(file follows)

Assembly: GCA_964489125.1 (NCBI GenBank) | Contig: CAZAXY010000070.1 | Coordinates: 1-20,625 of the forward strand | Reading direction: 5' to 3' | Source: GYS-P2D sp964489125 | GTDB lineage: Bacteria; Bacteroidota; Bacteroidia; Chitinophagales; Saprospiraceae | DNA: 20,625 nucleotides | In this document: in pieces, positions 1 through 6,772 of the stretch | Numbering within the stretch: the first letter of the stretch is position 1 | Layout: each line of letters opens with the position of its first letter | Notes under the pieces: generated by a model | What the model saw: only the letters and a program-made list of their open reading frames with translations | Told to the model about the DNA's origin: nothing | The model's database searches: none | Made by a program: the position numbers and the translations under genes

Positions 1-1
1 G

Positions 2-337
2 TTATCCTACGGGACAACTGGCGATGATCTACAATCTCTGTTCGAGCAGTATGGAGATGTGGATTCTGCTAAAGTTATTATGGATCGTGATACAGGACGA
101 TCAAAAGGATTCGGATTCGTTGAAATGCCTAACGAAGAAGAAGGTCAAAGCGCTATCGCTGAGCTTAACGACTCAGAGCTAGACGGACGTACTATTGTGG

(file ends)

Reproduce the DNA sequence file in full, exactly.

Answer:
Assembly: GCA_964489125.1 (NCBI GenBank) | Contig: CAZAXY010000070.1 | Coordinates: 1-20,625 of the forward strand | Reading direction: 5' to 3' | Source: GYS-P2D sp964489125 | GTDB lineage: Bacteria; Bacteroidota; Bacteroidia; Chitinophagales; Saprospiraceae | DNA: 20,625 nucleotides | In this document: in pieces, positions 1 through 6,772 of the stretch | Numbering within the stretch: the first letter of the stretch is position 1 | Layout: each line of letters opens with the position of its first letter | Notes under the pieces: generated by a model | What the model saw: only the letters and a program-made list of their open reading frames with translations | Told to the model about the DNA's origin: nothing | The model's database searches: none | Made by a program: the position numbers and the translations under genes

Positions 1-1
1 G

Positions 2-337
2 TTATCCTACGGGACAACTGGCGATGATCTACAATCTCTGTTCGAGCAGTATGGAGATGTGGATTCTGCTAAAGTTATTATGGATCGTGATACAGGACGA
101 TCAAAAGGATTCGGATTCGTTGAAATGCCTAACGAAGAAGAAGGTCAAAGCGCTATCGCTGAGCTTAACGACTCAGAGCTAGACGGACGTACTATTGTGG